Node-id 1 Flash Boot [A] 10.4.0E(R3) [B] 10.4.1.2 [B] standby
OS10# copy run start
OS10# reload

Proceed to reboot the system? [confirm yes/no]:yes

The system reboots.

show ver
OS10# show version
Dell EMC Networking OS10-Enterprise
Copyright (c) 1999-2018 by Dell Inc. All Rights Reserved.
OS Version: 10.4.1.2
Build Version: 10.4.1.2.524
Build Time: 2018-09-26T17:20:01-0700
System Type: S4112F-ON
Architecture: x86_64
Up Time: 00:02:40

Automating Certificate Install on ASA with Netmiko

Here is a little script I wrote to automate putting certificates onto ASAs. It also activates the cert on the inside interface (mine is a one-armed VPN concentrator). The cert is assumed to already in the correct format and named asabase64.cert.

#!/usr/bin/env python3

from netmiko import Netmiko
import base64
import datetime

# connection config for netmiko
asav = {
"host": "hostname",
"username": "user",
"password": "pass",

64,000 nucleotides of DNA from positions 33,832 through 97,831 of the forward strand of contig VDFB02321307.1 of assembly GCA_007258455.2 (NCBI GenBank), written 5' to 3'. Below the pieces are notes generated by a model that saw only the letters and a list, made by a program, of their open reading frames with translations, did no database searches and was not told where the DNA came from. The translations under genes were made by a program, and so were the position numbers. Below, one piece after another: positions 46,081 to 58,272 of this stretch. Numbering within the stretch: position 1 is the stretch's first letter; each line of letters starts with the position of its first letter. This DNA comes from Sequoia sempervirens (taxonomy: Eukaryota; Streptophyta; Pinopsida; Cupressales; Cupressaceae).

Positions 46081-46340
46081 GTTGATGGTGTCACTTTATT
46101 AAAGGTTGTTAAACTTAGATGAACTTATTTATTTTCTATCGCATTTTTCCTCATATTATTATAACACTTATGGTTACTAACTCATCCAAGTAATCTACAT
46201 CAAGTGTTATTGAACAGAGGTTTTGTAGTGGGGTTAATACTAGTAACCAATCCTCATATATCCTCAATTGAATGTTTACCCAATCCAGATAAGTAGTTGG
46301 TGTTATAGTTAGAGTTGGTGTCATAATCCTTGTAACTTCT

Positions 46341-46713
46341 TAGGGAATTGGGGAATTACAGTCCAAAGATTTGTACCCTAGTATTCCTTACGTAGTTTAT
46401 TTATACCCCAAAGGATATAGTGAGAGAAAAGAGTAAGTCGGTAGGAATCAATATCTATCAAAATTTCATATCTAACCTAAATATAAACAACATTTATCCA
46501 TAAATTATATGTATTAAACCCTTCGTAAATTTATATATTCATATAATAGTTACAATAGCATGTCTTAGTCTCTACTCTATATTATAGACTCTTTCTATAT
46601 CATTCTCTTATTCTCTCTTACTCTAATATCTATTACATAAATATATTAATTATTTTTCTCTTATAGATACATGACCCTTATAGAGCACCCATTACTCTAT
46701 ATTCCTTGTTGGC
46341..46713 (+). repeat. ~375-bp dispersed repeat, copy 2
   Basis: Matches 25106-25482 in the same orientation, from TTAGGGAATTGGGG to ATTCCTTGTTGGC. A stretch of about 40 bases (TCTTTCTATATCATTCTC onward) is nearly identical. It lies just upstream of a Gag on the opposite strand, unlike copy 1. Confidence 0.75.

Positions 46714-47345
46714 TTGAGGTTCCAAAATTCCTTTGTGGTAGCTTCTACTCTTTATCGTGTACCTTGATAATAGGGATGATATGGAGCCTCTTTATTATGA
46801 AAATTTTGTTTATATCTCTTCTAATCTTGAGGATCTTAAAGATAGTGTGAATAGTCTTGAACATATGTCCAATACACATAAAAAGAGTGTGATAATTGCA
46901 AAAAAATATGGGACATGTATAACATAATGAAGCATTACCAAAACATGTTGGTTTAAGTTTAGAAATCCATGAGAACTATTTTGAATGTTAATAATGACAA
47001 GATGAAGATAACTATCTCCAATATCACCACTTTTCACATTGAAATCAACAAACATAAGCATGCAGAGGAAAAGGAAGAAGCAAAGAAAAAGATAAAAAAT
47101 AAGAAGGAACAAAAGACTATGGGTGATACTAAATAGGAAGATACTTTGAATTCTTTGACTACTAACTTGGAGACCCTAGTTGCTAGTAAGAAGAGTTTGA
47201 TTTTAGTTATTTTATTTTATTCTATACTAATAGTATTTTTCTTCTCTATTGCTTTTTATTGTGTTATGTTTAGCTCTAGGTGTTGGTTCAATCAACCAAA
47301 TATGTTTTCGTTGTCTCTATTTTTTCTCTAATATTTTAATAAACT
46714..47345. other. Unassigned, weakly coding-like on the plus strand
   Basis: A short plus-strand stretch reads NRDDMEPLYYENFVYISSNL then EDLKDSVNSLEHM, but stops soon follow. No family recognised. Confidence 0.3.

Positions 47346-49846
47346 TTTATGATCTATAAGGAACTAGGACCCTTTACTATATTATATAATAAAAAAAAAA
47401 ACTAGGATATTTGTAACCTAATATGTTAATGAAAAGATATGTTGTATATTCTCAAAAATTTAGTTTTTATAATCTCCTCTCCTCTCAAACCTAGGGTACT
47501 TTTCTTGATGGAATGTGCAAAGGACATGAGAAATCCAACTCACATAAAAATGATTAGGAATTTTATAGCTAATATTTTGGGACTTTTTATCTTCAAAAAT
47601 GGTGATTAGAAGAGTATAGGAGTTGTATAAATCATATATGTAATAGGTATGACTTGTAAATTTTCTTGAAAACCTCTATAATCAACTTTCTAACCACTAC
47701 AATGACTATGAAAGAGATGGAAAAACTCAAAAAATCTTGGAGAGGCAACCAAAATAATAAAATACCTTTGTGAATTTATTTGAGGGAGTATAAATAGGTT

"device_type": "cisco_asa",
"secret": "enable secret"
}

# open and read the cert
with open("asabase64.cert", "r") as f:
cert = f.read().splitlines()

# name the cert with today's date
# this helps when pushing a new cert
# to not have a namespace overlap
today = datetime.datetime.now().strftime("%d-%m-%Y")
certname = today + "starcert"
certcmd = "crypto ca import " + certname + " pkcs12 asaexportpass"
# build the commands needed to install the cert
commands = []
commands.append("conf t")
commands.append(certcmd)
commands = commands + cert
commands.append("")
commands.append("quit")
trustpoint = "ssl trust-point " + certname + " inside"